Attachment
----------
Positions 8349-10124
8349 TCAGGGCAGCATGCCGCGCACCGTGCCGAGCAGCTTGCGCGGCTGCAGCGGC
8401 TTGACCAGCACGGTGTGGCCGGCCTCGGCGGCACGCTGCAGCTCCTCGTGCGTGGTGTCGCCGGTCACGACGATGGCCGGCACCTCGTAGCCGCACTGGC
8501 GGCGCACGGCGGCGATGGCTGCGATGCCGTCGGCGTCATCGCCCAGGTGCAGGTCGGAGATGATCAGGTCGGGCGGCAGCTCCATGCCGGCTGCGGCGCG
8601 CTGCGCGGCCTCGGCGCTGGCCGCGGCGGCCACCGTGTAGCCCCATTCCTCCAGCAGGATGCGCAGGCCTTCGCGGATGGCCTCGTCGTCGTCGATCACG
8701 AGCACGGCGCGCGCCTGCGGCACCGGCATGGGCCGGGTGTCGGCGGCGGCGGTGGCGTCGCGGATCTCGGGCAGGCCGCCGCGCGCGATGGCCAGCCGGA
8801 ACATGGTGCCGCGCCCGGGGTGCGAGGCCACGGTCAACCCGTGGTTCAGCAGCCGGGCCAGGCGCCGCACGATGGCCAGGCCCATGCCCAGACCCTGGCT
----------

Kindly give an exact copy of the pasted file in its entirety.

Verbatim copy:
Positions 8349-10124
8349 TCAGGGCAGCATGCCGCGCACCGTGCCGAGCAGCTTGCGCGGCTGCAGCGGC
8401 TTGACCAGCACGGTGTGGCCGGCCTCGGCGGCACGCTGCAGCTCCTCGTGCGTGGTGTCGCCGGTCACGACGATGGCCGGCACCTCGTAGCCGCACTGGC
8501 GGCGCACGGCGGCGATGGCTGCGATGCCGTCGGCGTCATCGCCCAGGTGCAGGTCGGAGATGATCAGGTCGGGCGGCAGCTCCATGCCGGCTGCGGCGCG
8601 CTGCGCGGCCTCGGCGCTGGCCGCGGCGGCCACCGTGTAGCCCCATTCCTCCAGCAGGATGCGCAGGCCTTCGCGGATGGCCTCGTCGTCGTCGATCACG
8701 AGCACGGCGCGCGCCTGCGGCACCGGCATGGGCCGGGTGTCGGCGGCGGCGGTGGCGTCGCGGATCTCGGGCAGGCCGCCGCGCGCGATGGCCAGCCGGA
8801 ACATGGTGCCGCGCCCGGGGTGCGAGGCCACGGTCAACCCGTGGTTCAGCAGCCGGGCCAGGCGCCGCACGATGGCCAGGCCCATGCCCAGACCCTGGCT